Around the state, the median EMS levy is 44 cents per $1,000. However, that doesn’t take into account property values, or what it funds – ALS? BLS? Both? – or other sources of revenue. In Whatcom County, a local sales tax covers about one-third of the current cost. This levy would be a new tax, on top of the other taxes.
Wait – how much do we pay for EMS services right now?
This year the money pool was fed by four streams of revenue:
▪ $2.5 million from user fees, i.e., the bill for an ambulance ride.
▪ $2.3 million from a local sales tax increase approved by voters over a decade ago, at 10 cents per $100 purchase.
▪ $1.4 million from the Whatcom County general fund.
▪ $1.1 million from the City of Bellingham general fund.
Reserves are currently covering the $1 million shortfall.
Passing the levy would get rid of contributions from the two general funds. Proponents say that’s good because the levy would be a steady source of income for its duration, and would make balancing the budget ever so slightly easier for local governments.
Where would this fifth ALS ambulance be stationed?
That hasn’t been decided. Officials want to do more research before deciding where to put it. Regardless, the fifth ambulance would not run full time until 2022.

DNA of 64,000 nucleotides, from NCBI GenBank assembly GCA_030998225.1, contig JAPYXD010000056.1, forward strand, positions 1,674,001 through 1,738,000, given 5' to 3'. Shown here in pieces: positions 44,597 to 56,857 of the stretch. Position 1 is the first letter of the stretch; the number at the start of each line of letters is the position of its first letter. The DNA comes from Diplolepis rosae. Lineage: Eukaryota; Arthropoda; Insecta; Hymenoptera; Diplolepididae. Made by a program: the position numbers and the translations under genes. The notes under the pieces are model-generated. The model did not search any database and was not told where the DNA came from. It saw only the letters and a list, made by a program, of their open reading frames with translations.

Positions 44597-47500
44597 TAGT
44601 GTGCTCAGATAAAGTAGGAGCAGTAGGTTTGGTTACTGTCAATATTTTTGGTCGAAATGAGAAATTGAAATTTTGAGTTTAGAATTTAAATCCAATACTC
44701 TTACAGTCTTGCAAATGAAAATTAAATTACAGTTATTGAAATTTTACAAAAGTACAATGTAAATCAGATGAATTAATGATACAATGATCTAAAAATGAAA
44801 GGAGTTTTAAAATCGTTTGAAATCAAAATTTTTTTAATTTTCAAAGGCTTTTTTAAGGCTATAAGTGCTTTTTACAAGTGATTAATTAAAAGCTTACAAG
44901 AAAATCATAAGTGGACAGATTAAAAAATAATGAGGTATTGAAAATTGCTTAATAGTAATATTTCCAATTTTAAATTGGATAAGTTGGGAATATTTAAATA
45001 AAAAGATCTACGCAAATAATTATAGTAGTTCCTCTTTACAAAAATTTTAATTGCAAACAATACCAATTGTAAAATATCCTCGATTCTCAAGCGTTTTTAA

OK, what else would this levy do?
It would hire an administrator for the system. He or she would oversee contracts, equipment, and become the main point of contact for planning.
There are other benefits in the budget – expanding a community paramedic program to help frequent 911 callers, and getting all fire districts on a common software platform – that you can read about at whatcomcountyems.com.
So who opposes the levy, and why?
The work group’s report concedes that “although common wisdom, experience and response suggest Whatcom County needs a fifth ALS unit, data to confirm the exact timing was unavailable.” Voters should wait until more research has been done, before approving a tax increase, said Brett Bonner, a regional manager of Saturna Capital who is leading a political action committee in opposition to the levy.
“To us at this point, they don’t have a firm plan, and their own data shows that they don’t need a new unit yet,” he said.
According to a report by consultants at JR Henry, Whatcom County’s four ALS crews respond to about 6.25 calls per day, below the national average of 8.4 per day. Six years from now, we’re still projected to be below the national average. Thirteen calls per day is considered optimal, while about 3.5 is poor use. This information is in the work group’s report, on page 46.
Then why do supporters recommend another ambulance?
This is far more complicated than a single number, and the data here – called Unit Hour Utilization – has all kinds of variables, said Bellingham Fire Chief Bill Newbold, who served on the work group. (To be clear, Newbold is not campaigning for or against the levy, in accordance with state law.)